On Tuesday, the Greenwich Health Dept announced 394 Greenwich residents have tested positive for COVID-19.
The 394 is up from the 324 cases reported on Monday, April 13. (The 324 number reflects a correction from the Health Dept to the 325 cases reported for Monday, April 13.)
Health Director Caroline Baisley said so far, the increase of 65 additional Greenwich resident cases is the largest daily increase so far.
“We were told the surge would be in mid-April for our area, and that’s what’s happening,” Camillo said on a press conference call Tuesday afternoon. “It’s not totally surprising.”
Earlier in the day, after Camillo and the heads of the Police Dept, Fire Dept and GEMS finished their daily task force meeting at the public safety complex, Camillo said, “It’s better to be safe than sorry. We strongly suggest wearing gloves and masks, and keeping a distance.”
Greenwich Fire Chief Peter Siecienski agreed.
“Just because people have a mask on, social distancing does not stop,” Siecienski said.
Head of GEMS Tracey Shietinger said, “Wash your hands. If you go to the grocery store, you still need to wash your hands with soap and water for 20 seconds – even if you used Purell.”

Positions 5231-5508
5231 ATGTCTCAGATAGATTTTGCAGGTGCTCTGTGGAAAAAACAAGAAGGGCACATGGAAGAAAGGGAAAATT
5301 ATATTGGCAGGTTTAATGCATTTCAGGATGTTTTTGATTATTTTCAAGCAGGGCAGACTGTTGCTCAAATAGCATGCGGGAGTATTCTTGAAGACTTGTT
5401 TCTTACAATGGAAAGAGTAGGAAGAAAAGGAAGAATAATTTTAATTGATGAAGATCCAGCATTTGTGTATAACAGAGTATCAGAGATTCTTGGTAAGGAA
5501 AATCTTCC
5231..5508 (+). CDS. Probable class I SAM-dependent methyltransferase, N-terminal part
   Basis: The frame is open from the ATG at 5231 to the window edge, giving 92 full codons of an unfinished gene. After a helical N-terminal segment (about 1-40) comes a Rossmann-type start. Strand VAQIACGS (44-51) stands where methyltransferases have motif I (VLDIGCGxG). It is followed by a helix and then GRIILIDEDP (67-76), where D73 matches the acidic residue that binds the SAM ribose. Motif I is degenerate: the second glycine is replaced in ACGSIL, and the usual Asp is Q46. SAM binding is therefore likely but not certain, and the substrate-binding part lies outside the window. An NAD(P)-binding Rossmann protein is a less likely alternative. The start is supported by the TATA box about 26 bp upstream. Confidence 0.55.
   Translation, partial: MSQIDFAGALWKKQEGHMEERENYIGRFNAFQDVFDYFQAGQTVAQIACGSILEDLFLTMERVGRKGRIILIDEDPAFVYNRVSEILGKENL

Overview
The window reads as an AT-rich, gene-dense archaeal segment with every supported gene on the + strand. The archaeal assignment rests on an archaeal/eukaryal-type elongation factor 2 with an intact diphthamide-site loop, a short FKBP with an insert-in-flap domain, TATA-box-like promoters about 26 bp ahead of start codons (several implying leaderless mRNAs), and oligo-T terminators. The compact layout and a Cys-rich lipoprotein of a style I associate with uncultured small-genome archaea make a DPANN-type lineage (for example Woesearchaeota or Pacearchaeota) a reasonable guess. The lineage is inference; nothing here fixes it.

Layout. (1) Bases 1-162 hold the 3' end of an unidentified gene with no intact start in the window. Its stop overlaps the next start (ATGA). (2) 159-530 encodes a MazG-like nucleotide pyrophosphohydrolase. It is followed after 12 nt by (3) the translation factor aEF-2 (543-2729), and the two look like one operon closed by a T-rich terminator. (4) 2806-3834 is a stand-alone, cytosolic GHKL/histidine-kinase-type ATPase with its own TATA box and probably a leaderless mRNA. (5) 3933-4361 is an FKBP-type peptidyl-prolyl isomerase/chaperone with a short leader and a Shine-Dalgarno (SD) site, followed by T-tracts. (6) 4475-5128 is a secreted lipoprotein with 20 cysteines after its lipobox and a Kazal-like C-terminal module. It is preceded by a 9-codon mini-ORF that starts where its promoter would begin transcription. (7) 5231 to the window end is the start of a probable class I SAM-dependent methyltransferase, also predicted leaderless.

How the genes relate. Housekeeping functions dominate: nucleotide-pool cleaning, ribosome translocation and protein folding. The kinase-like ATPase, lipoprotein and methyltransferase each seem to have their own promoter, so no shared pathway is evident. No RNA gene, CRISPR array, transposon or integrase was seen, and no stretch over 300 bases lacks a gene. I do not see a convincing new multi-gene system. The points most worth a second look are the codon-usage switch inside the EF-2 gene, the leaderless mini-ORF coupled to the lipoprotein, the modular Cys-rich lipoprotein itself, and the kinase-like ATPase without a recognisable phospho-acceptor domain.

“Wash your hands every time you touch something that doesn’t belong to you.” – Patrick O’Connor GEMS Director of Operations
Camillo agreed. “When you touch money, you were always taught to wash your hands. With any touchable surface, you have to look at it like touching money.”
Camillo said Tuesday’s jump in numbers is a reminder to remain vigilant, wash hands frequently, wear gloves and continue to wear a face covering “whenever outdoors, whether it’s for a walk in your neighborhood, getting groceries or visiting the pharmacy for medications.”
That said Camillo noted face covering advice is a “suggestion.”
Camillo’s town-wide directive covers for food-service and grocery workers, and requires them to wear both facial coverings and gloves while at work.
This week, he said it remained a “suggestion” that residents wear gloves and face masks when they enter any building open to the public.
As for residents reporting violations of the First Selectman’s executive order closing town parks, Camillo said if one or two people are walking through a park, it’s not necessary to alert authorities.
“We’re looking for people in a position to spread a virus if one of them has it,” he explained. “We’re looking for people in groups, playing sports in groups, or people on playgrounds.”
Camillo said it’s easy to keep a bandana, handkerchief or flag in your pocket.
“I’ve been making them out of handkerchiefs. If I can make them anyone can,” he said.
Camillo said he’d heard personal stories from friends who had COVID-19 and recovered.
“It’s a mystery as to why so many people can ward it off and yet it’s troublesome for others,” Camillo said. “The race is on for a vaccine and for treatments.”